Sister Ban Madleen, who fled Islamic State in 2014, was applying to visit her family

An Iraqi nun who was forced to flee Islamic State in 2014 has finally been granted entry into Britain after being denied twice.

Sister Ban Madleen previously applied for a UK visa to visit her sick sister but was refused permission in March. A second application for a month-long trip to see her sister and sister’s family was denied last month.

Fr Benedict Kiely, founder of Nasarean.org, confirmed on Twitter:

Sister Ban’s case had been taken up by Conservative MPs Jacob Rees-Mogg and Sir Edward Leigh. Sir Edward raised the issue in the House of Commons on Monday, the same day her visa was granted.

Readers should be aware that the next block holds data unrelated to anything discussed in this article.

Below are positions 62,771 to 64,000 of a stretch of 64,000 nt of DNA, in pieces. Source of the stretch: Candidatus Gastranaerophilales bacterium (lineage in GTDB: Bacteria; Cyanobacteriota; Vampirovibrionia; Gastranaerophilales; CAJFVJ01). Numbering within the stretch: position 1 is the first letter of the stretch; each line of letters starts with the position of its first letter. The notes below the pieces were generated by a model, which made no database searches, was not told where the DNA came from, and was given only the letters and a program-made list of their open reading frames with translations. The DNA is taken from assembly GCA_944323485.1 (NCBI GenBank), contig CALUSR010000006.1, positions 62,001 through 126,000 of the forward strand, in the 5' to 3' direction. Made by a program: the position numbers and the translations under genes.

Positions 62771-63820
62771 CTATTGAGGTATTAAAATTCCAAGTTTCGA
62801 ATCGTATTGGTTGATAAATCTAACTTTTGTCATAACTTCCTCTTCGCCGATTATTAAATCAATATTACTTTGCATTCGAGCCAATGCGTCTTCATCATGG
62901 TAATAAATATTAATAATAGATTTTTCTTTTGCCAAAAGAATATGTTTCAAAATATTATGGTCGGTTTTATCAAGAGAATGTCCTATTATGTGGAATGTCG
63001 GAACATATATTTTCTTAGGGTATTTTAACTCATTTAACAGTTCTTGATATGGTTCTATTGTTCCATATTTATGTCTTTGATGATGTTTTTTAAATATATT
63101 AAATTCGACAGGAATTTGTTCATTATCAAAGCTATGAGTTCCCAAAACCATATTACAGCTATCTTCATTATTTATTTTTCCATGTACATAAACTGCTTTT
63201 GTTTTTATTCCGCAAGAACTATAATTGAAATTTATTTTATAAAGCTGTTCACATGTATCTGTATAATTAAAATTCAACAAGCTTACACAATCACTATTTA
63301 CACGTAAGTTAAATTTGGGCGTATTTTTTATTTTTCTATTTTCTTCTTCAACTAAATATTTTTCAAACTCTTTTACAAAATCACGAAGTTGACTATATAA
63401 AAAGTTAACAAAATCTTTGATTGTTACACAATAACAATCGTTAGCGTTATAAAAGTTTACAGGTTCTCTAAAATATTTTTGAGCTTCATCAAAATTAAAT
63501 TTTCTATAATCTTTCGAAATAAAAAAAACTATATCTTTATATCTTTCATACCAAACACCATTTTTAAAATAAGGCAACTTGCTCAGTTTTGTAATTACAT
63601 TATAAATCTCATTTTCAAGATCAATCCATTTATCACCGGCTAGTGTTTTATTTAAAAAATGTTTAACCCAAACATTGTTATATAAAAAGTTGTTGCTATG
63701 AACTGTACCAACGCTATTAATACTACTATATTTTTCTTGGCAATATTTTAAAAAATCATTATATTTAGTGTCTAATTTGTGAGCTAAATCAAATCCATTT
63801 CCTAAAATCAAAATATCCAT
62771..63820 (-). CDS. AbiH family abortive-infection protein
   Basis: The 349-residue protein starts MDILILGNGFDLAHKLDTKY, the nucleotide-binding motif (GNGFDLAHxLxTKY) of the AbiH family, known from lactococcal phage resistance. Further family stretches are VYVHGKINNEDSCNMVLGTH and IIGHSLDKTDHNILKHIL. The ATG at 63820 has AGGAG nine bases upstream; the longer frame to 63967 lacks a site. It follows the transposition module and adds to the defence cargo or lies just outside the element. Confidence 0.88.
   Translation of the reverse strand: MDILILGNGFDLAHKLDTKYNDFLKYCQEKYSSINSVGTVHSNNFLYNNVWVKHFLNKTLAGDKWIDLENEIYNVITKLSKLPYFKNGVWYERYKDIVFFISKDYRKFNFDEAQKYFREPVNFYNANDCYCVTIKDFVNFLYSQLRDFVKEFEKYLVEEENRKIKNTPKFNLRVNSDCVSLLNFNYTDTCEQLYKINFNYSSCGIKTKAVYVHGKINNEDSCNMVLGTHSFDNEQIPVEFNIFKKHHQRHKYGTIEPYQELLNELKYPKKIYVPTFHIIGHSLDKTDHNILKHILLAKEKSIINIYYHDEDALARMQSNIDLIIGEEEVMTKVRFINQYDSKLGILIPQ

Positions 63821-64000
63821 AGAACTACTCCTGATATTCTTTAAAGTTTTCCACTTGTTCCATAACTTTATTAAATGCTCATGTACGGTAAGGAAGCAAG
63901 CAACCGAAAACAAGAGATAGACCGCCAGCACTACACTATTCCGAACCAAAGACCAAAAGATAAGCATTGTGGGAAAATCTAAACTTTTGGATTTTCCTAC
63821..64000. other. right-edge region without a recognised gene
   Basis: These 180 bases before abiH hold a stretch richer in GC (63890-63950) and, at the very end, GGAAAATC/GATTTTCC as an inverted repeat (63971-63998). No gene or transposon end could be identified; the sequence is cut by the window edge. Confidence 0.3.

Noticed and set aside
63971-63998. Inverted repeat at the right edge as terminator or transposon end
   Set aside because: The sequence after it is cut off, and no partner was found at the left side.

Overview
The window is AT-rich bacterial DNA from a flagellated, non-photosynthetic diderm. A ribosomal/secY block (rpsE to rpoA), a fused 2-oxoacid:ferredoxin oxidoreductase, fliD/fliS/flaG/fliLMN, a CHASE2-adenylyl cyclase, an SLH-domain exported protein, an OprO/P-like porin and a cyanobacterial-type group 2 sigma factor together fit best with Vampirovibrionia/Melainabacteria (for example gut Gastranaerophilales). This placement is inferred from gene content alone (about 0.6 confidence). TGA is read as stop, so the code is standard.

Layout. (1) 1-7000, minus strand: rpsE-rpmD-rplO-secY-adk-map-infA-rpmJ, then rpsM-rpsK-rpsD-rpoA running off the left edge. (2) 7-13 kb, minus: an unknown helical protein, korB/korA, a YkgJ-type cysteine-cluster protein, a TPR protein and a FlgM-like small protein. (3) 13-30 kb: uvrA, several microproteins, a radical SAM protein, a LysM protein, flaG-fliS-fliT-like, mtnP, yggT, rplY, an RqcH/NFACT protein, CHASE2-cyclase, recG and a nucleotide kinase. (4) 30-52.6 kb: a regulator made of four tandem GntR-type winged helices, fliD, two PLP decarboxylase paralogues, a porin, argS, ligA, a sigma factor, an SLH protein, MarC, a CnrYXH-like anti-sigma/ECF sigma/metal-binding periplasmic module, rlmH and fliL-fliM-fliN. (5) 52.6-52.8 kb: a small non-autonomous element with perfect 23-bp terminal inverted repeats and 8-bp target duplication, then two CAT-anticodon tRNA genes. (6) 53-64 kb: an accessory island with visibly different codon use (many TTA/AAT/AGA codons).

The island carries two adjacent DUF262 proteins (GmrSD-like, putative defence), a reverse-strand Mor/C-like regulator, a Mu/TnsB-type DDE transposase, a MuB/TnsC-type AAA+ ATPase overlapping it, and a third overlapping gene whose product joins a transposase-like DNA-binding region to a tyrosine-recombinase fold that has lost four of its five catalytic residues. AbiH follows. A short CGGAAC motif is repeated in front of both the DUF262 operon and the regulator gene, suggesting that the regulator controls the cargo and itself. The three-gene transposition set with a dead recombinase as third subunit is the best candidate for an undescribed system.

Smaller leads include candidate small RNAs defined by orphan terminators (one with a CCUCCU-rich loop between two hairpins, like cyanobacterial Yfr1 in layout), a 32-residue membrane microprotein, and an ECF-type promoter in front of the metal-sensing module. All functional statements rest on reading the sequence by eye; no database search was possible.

Sister Ban, whose Dominican convent in the Christian town of Qaraqosh on the Nineveh plain was occupied by ISIS for two years, settled in Erbil, the capital of Iraqi Kurdistan, where she set up pre-school centres.

In December 2016 three archbishops from Iraq and Syria were refused entry into Britain despite being invited by the country’s Syriac Orthodox Church for the consecration of the UK’s first Syriac Orthodox Cathedral, attended by Prince Charles.

According to Fr Kiely, another Iraqi Dominican nun with a PhD in biblical theology from Oxford has similarly been refused a UK visa twice.

Last year the Institute of St Anselm, a Catholic institute training priests and nuns in Margate, Kent, said it had been forced to close because of problems with visa applications for foreign students.